Avocado by John Hunchak
Avocado. Avocado with bacon and lettuce and turkey. On bread, naturally. This was Jillian’s Avocado BLT. Jillian was my sister. Only after seeing this on the Penny Coffee House’s menu did I grasp how tangible success really is.
“I’ll get Jillian’s Avocado BLT.”
“That’ll be $9.50.”
I walked out into the brisk air, I held my hunger like a child that I was readily trying to abandon. I spied the Ol’ Lady Luck Lounge across the street, the place where fat middle-aged women liked to test their luck on the VLT’s, but their luck ran out in the 80’s. No one has recorded how many dreams have died there but it was one of the more profitable soul stealers in Lethbridge, or as the teens called it “Deathbridge” (because we’re all angst filled little motherfuckers).
I walked across the street to take a peek inside the Ol’ Lady Luck Lounge. Now I wasn’t expecting great things, bear in mind it was noon on a Monday, and though I should have been at school I thought this would cheer me up, (in juxtaposition of course). I pushed open the door, with twinge of hesitance. It was dark with heavy air; I found it hard to breathe, as if the non-smoking sign was for show.
The wooden countertop was cracked in various places. The green felt of the pool table in the corner had faded to gray. What caught me by surprise was the crowd that wasted themselves within the confines of these walls.
There were droves of women and men alike, pulling back levers that would reveal their futures. If you looked closely you could see their souls draining through their eyes, and replacement fuel being lighted every time three cherries came across the screen, only to be burned again. It was like watching cigarette butts being put out, cigarettes with defiant flame.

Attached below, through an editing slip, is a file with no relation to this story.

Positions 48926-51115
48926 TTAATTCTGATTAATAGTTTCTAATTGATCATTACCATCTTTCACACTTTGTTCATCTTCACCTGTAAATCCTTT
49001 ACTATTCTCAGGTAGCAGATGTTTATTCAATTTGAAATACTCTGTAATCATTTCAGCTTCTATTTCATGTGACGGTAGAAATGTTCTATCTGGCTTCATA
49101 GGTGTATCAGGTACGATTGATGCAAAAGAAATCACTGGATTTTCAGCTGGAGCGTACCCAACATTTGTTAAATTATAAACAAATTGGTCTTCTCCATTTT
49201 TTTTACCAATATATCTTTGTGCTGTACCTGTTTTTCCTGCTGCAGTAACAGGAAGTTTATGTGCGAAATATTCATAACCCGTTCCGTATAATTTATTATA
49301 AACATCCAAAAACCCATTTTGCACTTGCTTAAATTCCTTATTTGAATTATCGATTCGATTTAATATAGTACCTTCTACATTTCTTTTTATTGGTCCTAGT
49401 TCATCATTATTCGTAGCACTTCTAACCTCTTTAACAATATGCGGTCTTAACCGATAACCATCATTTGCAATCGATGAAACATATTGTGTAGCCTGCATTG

There was a single man at the bar, I figured he would be my best chance at human contact and perhaps I wouldn’t feel like leaping from the high-level bridge shortly afterwards. I sat down beside him and ordered a beer.
“So what’s your name?”
I find that every time a conversation at the bar is sparked I always expect the names to be Killer Jim, Smoky Joe, or something like Prison Mike, but he was Rick, and I figured I’d settle for that. Rick had glasses, and a failed moustache. He was wearing a corduroy jacket that looked second-hand or just weary from years of shielding Rick from the misfortunes of the world.
“What your name?”
“Nice to meet you, John.” Rick was polite, thus I liked Rick.
“Got any plans for the day, Rick?”
“I think I’m going to kill myself.”
At this point I had gotten quite emotionally attached to Rick, and Rick kicking the bucket would really take the wind out of my sails.
“Why would ya do that, Rick?” He stayed silent for a few moments.
“I can’t stand existing just to fail. Day in day out I get up and am forced to abandon living to work 9-5 to eventually spend all I have sending my daughter to university. Then twenty years later I get fired, they had the nerve to fire me, after twenty Rick had adopted a melancholy tone that was unlike the old Rick I had known some twenty minutes ago.